The newly appointed archbishop of Warsaw in Poland resigns after admitting he had been a spy for Poland's former Communist regime.
The late Pope John Paul II, of course, was from Poland and is widely credited for being a major contributor to the fall of the Soviet Union. (link via)
The scandal has highlighted a deep crisis for the Polish church and its struggle to define its role after the death of its moral guide, Pope John Paul.
"This is the biggest crisis to affect the Polish Church for a generation," said Jonathan Luxmoore, an expert on Catholic matters. "The Pope could (also) be damaged by this."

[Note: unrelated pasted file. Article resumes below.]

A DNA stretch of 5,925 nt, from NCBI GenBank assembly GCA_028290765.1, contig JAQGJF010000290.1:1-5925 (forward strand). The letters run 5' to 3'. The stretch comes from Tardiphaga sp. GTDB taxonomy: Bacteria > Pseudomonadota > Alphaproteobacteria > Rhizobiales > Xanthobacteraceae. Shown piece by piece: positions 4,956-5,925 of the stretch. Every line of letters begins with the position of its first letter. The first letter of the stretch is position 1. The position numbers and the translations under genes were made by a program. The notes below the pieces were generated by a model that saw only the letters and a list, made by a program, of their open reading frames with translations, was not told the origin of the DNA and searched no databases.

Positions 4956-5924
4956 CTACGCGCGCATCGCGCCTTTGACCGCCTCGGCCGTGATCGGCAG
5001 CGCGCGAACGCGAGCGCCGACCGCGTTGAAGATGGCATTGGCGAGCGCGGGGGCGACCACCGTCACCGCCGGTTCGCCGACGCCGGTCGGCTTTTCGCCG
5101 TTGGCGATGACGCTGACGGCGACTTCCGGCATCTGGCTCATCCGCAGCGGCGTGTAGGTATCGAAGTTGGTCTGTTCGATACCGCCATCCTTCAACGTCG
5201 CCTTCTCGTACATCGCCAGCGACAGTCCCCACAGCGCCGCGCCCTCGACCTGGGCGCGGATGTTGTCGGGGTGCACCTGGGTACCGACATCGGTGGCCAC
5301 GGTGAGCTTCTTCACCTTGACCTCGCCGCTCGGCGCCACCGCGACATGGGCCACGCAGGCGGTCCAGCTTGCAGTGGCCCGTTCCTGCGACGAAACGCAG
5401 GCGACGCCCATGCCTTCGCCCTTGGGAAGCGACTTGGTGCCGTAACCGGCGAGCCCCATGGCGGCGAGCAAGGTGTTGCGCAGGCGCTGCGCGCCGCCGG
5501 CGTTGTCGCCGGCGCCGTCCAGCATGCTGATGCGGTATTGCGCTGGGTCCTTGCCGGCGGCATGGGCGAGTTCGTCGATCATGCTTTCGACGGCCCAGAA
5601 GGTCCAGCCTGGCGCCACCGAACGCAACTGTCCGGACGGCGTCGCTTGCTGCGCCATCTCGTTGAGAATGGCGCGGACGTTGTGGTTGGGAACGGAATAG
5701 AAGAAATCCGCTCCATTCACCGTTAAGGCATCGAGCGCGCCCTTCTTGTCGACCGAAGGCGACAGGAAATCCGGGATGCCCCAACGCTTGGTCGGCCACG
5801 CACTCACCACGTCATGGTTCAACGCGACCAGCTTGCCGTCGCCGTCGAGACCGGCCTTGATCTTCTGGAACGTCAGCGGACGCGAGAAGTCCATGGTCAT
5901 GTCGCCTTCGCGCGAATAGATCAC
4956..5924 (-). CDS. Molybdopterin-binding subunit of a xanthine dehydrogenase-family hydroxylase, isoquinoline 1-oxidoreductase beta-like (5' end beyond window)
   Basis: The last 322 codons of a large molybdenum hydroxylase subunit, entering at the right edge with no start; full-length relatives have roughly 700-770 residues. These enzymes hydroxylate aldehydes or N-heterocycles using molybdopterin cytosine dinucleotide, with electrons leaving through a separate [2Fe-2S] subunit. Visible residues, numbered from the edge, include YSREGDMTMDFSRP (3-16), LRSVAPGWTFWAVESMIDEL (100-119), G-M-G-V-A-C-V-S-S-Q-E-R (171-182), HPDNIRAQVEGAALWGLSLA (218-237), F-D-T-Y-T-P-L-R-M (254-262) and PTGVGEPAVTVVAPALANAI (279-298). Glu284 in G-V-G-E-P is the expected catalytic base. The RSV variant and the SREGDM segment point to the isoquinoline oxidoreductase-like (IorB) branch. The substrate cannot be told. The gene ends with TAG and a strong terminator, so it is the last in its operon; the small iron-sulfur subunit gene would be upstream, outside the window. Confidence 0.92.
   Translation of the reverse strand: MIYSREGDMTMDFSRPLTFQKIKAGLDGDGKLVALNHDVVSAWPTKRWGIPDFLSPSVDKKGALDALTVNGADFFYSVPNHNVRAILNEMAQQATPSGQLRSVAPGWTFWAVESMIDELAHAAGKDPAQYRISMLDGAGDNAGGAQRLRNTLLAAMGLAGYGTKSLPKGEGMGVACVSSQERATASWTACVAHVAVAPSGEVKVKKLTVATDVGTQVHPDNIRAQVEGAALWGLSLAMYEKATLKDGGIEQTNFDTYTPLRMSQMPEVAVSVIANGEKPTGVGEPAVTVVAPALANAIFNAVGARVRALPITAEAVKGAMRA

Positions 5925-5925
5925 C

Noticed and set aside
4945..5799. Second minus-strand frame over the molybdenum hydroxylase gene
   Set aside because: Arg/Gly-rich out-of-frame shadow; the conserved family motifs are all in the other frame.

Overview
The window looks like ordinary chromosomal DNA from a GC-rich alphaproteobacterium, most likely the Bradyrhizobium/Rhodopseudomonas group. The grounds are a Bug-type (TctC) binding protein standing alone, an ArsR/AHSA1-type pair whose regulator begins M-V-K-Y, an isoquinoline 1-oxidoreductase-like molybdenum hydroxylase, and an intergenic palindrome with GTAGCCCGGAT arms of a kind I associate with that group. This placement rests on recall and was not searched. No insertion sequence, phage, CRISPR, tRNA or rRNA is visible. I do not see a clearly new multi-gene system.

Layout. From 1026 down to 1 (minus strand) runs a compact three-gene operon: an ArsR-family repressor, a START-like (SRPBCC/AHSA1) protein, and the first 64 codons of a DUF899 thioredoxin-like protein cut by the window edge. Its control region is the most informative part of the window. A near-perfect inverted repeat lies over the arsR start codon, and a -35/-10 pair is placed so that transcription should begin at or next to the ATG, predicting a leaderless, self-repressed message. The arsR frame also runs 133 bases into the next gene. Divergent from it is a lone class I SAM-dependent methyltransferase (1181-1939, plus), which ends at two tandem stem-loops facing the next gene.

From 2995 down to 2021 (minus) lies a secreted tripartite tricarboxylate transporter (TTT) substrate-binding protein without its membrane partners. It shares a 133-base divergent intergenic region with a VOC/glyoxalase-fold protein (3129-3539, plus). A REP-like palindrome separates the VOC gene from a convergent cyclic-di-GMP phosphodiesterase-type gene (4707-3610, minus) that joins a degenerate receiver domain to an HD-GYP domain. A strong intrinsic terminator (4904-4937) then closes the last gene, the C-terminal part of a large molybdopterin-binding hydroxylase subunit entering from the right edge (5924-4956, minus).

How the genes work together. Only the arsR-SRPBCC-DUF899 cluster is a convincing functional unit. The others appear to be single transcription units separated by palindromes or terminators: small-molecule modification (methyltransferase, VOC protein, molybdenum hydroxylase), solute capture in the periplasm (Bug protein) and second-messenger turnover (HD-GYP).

Soon after his appointment, Polish media reported that Wielgus had informed on fellow clerics for about 20 years from the late 1960s. In Friday's statement, Wielgus said he "did not report on anyone nor deliberately try to hurt anyone."
Wielgus's admission on Friday that he had damaged the Church when he "denied the facts of this cooperation" with the secret services opened the door for the Pope to remove him from office but he did not resign until the day of the ceremony.